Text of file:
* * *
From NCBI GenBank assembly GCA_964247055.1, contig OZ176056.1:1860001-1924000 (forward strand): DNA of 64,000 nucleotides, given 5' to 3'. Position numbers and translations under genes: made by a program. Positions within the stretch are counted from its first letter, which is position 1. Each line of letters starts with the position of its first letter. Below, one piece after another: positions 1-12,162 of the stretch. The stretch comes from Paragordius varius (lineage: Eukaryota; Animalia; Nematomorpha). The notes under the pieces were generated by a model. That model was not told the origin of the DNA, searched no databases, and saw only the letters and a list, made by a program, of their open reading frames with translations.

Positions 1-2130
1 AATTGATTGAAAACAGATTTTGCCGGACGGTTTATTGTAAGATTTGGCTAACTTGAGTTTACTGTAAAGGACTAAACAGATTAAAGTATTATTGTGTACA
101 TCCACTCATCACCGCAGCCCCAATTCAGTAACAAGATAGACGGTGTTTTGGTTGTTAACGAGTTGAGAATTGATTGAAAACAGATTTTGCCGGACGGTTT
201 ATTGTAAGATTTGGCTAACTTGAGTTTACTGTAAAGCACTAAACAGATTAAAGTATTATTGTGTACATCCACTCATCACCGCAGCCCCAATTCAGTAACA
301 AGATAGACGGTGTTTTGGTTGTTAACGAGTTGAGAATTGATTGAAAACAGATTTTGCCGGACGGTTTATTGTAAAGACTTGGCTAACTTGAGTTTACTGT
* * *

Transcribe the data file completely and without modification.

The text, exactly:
From NCBI GenBank assembly GCA_964247055.1, contig OZ176056.1:1860001-1924000 (forward strand): DNA of 64,000 nucleotides, given 5' to 3'. Position numbers and translations under genes: made by a program. Positions within the stretch are counted from its first letter, which is position 1. Each line of letters starts with the position of its first letter. Below, one piece after another: positions 1-12,162 of the stretch. The stretch comes from Paragordius varius (lineage: Eukaryota; Animalia; Nematomorpha). The notes under the pieces were generated by a model. That model was not told the origin of the DNA, searched no databases, and saw only the letters and a list, made by a program, of their open reading frames with translations.

Positions 1-2130
1 AATTGATTGAAAACAGATTTTGCCGGACGGTTTATTGTAAGATTTGGCTAACTTGAGTTTACTGTAAAGGACTAAACAGATTAAAGTATTATTGTGTACA
101 TCCACTCATCACCGCAGCCCCAATTCAGTAACAAGATAGACGGTGTTTTGGTTGTTAACGAGTTGAGAATTGATTGAAAACAGATTTTGCCGGACGGTTT
201 ATTGTAAGATTTGGCTAACTTGAGTTTACTGTAAAGCACTAAACAGATTAAAGTATTATTGTGTACATCCACTCATCACCGCAGCCCCAATTCAGTAACA
301 AGATAGACGGTGTTTTGGTTGTTAACGAGTTGAGAATTGATTGAAAACAGATTTTGCCGGACGGTTTATTGTAAAGACTTGGCTAACTTGAGTTTACTGT